Indian traders extended fewer April CNX Nifty Index futures than the average rate over the past six months, signaling caution before the securities expire on Thursday after three days of selling by foreign investors.
The roll over in April index futures was at 37 percent, according to data available as of 4:07 p.m. in Mumbai, as investors replaced current-month derivatives with May contracts. The rate compares with a six-month average of 43 percent two days before expiry, data compiled by Bloomberg show. Global investors sold a net $66 million of index futures on Monday, capping a third day of outflows.
The lower rollover rate comes after a stretch of losses for stocks, with the 50-member Nifty poised for a second straight monthly drop in April. Concern that corporate earnings growth will slow pulled the index’s valuation to 15.5 times projected 12-month profits on Tuesday, the cheapest since May 2014.
“We are not out of the woods yet and there is fear the Nifty can crack until 7,700,” Akash Dharia, head of derivatives at ICICI Securities Ltd., said in a phone interview today. “Some long rollers are waiting on the sidelines. They would rather unwind their positions than roll to the next series.”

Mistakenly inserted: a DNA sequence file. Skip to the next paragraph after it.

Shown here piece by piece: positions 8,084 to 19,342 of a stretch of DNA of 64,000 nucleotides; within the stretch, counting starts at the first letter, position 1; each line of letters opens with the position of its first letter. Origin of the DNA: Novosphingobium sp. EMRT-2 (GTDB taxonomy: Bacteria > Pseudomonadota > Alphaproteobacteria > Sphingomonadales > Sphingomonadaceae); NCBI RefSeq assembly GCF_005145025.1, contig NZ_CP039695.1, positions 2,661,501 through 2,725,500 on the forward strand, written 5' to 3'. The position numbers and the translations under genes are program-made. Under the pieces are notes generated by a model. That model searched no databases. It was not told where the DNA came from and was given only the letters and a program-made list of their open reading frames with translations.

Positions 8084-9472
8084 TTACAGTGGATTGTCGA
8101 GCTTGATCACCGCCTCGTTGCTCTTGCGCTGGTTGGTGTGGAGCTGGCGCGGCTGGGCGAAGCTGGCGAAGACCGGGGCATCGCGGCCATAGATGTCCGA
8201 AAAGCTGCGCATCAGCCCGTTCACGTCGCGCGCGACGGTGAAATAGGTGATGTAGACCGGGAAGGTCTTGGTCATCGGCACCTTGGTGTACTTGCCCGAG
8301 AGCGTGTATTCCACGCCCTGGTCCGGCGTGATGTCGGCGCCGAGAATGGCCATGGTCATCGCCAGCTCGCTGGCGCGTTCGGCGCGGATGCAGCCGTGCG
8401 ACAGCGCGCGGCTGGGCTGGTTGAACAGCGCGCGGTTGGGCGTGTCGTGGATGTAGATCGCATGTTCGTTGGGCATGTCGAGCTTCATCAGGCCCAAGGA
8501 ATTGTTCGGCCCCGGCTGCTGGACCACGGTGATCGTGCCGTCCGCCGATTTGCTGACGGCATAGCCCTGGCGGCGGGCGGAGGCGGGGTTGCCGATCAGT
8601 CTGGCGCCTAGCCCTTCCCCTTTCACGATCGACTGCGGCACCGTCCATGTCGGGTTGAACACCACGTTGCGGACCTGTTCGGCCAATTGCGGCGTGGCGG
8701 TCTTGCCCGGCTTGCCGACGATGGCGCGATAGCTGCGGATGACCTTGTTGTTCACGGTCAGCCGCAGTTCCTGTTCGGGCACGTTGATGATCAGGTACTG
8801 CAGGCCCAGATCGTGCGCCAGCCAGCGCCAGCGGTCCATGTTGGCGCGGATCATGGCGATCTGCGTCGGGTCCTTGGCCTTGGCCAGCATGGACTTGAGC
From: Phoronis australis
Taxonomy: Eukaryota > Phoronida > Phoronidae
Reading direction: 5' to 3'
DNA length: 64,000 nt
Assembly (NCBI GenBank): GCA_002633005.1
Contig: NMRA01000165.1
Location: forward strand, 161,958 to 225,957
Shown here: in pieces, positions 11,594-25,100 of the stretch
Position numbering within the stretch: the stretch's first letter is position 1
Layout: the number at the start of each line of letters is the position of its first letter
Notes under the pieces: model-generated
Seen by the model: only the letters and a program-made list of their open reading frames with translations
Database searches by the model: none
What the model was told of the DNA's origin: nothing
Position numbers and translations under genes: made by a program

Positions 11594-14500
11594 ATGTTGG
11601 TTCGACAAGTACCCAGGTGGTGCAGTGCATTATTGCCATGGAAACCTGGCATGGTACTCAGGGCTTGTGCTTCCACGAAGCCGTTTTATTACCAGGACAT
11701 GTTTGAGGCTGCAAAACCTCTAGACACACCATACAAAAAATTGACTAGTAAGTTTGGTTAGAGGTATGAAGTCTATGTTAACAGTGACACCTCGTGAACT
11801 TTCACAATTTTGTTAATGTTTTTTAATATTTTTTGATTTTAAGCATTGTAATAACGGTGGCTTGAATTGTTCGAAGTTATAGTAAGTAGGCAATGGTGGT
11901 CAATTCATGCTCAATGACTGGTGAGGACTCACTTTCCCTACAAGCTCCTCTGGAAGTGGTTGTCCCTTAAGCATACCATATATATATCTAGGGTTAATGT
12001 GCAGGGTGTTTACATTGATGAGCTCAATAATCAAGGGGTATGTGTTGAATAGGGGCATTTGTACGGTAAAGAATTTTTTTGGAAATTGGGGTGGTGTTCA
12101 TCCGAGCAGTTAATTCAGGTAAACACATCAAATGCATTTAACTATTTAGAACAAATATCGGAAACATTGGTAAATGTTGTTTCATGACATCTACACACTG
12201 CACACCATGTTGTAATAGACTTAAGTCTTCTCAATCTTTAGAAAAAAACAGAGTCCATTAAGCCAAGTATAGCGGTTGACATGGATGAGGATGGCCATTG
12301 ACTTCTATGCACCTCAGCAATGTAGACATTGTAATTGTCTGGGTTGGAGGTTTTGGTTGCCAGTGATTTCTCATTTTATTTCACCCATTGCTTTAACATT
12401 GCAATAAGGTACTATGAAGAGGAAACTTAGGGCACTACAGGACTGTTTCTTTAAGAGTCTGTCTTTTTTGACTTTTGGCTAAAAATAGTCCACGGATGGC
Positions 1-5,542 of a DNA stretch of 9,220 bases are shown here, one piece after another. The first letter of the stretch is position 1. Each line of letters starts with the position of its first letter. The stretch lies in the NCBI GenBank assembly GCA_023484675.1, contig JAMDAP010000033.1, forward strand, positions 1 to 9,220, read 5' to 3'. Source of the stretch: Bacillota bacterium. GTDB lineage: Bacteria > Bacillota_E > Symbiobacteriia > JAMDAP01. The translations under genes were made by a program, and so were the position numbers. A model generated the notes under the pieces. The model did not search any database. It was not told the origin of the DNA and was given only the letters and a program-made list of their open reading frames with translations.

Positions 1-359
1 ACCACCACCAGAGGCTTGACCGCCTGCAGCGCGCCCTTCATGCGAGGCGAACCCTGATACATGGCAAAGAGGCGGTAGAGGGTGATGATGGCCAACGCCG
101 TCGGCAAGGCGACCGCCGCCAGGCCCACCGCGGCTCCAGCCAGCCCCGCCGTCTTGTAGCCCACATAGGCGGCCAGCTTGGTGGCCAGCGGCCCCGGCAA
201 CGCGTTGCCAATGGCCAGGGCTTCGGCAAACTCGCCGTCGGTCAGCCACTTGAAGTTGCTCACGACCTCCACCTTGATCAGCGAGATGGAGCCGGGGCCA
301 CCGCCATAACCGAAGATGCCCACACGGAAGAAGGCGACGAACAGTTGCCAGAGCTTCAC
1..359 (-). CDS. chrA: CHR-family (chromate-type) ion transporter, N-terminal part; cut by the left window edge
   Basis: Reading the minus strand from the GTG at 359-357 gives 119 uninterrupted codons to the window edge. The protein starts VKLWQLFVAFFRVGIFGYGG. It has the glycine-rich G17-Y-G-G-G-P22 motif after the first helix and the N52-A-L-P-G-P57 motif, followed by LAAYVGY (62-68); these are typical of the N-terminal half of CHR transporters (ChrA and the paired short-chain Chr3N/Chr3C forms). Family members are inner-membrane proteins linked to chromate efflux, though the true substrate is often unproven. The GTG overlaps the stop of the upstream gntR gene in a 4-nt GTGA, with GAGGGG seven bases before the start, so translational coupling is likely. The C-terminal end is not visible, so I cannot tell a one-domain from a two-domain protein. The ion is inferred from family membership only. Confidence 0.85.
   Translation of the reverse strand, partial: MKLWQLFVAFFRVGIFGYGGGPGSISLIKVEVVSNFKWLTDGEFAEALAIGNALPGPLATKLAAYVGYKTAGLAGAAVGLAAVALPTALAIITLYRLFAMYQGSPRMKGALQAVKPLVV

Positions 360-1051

The 50-stock Nifty increased 0.9 percent to 8,285.6 at the close on Tuesday. Nifty futures for the current month climbed 0.7 percent to 8,278.45, while the second-month contract for delivery in May added 0.7 percent to 8,337.75.
At current prices, May futures are trading with the smallest premium over the spot Nifty index in two months for a second-month contract, reflecting muted investor expectations for stock gains. This premium has narrowed over the past month. On March 27, the day April futures became the first-month contract, second-month futures had the biggest premium over the Nifty index in three years.
The India VIX Index, a measure of protection against stock market swings using options, slumped 7.1 percent to 17.41, its biggest drop since Feb. 28. The drop comes after the gauge halted a nine-day rally on Monday.